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Media release: $1‑million gift creates two dental surgery suites at Dalhousie University
Thursday, October 6, 2022 (Halifax, NS) – Dalhousie University is pleased to announce a visionary gift to the Faculty of Dentistry that will improve care for special needs and pediatric patients, reduce wait times for dental surgeries and enhance training for dentistry students and residents.
The Tze / Chiang Paediatric and Adult Special Needs Clinic was made possible through a $1-million gift from Dr. Theresa Chiang (BSc’61, DDS’65, MSc) in memory of her late husband, Dr. Wah Jun Tze (BSc, MD’65, FRCP, OC). The couple, who met as students at Dalhousie, shared a passion for improving health outcomes for children and vulnerable populations.
More than 1,000 special needs patients across Nova Scotia are waiting for oral health care that requires specialized facilities to safely deliver sedation or general anesthesia. Dr. Chiang’s gift will equip two dental surgical suites with the specialized equipment needed, helping to increase capacity and reduce wait times for patients who are experiencing pain and discomfort.
“Through Dr. Chiang’s work as a pediatric and special needs dentist and the incredible efforts she and Dr. Tze took to improve the health of children and those with special needs, she knows how urgently clinics like these are needed everywhere,” said Dr. Ben Davis, Dean of the Dalhousie Faculty of Dentistry. “Providing excellent care to our patients and training our students to be capable and compassionate oral health-care providers is what this Faculty is all about. This generous gift will enable us to do more of both and we are so grateful Dr. Chiang approached Dalhousie with her vision.”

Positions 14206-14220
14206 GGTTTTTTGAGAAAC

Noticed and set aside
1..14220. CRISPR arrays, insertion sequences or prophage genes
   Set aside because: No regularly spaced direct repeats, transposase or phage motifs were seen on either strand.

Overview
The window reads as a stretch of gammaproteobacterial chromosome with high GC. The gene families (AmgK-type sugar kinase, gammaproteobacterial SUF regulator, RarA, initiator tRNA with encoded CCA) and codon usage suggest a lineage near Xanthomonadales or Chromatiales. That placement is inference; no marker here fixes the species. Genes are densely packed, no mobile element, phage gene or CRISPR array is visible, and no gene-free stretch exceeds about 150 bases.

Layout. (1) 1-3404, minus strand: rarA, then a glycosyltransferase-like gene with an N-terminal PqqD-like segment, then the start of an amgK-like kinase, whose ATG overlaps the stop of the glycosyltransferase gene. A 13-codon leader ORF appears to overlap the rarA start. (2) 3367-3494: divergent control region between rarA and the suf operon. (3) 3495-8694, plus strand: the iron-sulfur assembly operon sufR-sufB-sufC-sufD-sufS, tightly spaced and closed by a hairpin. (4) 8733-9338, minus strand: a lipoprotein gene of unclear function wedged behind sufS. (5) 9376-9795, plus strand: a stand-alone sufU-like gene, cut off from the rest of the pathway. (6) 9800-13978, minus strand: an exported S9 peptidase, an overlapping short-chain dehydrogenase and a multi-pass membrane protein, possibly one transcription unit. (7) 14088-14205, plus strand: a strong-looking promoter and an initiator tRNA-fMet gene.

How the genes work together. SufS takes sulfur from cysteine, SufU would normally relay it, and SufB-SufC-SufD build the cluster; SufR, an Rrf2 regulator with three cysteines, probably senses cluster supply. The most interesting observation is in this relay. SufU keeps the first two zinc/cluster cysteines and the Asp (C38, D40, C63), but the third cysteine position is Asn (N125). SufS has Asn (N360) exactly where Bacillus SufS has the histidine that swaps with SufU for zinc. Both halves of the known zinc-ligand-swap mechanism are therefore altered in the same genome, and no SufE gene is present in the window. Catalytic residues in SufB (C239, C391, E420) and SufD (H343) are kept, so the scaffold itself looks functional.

While patients and families will have better and more timely access to advanced care, undergraduate and graduate students in the Faculty of Dentistry will also benefit from increased learning and research opportunities.
“Our patients and their families deal with the uncertainty of wait times for treatment and the extra burden of finding oral health care for their young adult children after we can no longer see them,” said Dr. Evan Shaw, Director of Dalhousie’s pediatric dentistry general practice residency program and a pediatric dentist at the IWK Health Centre. “Through this new clinic, more dentistry students will have the opportunity to provide care for and learn from these patients early in their education. When they graduate, our students will have the experience and confidence to bring these patients into their practices for routine and preventive care, ultimately reducing the need for more invasive care in the future.”
Dr. Theresa Chiang has practised, taught, lectured and published widely on pediatric dentistry and child health, particularly on the treatment of cleft palate and child nutrition. Dr. Chiang and Dr. Tze, who was a pediatric physician, co-founded the Canada China Health Foundation and the Global Child Health Society. Their work has led to better access to health care for many children in underserved areas of China and created global networks for the exchange of technology, equipment, personnel, and knowledge. Dr. Chiang’s gift to Dalhousie is the next step in fulfilling her vision to see more children treated and more dentists with training to provide care for kids with oral health care needs.
Dr. Chiang, who was involved with a similar dental program for children in Vancouver, highlighted the collaboration of many partners to make the clinic possible.
“I can see success of this program at Dalhousie because of the multi-level support Dean Davis was able to obtain – the optimal outcome of this program requires the coordination of pediatric dentistry, anesthesiology, hospital interdepartmental support, adequate facilities and equipment, as well as support from government and the provincial dental society,” she said, adding that she hoped to expand this kind of program to other provinces in the future.
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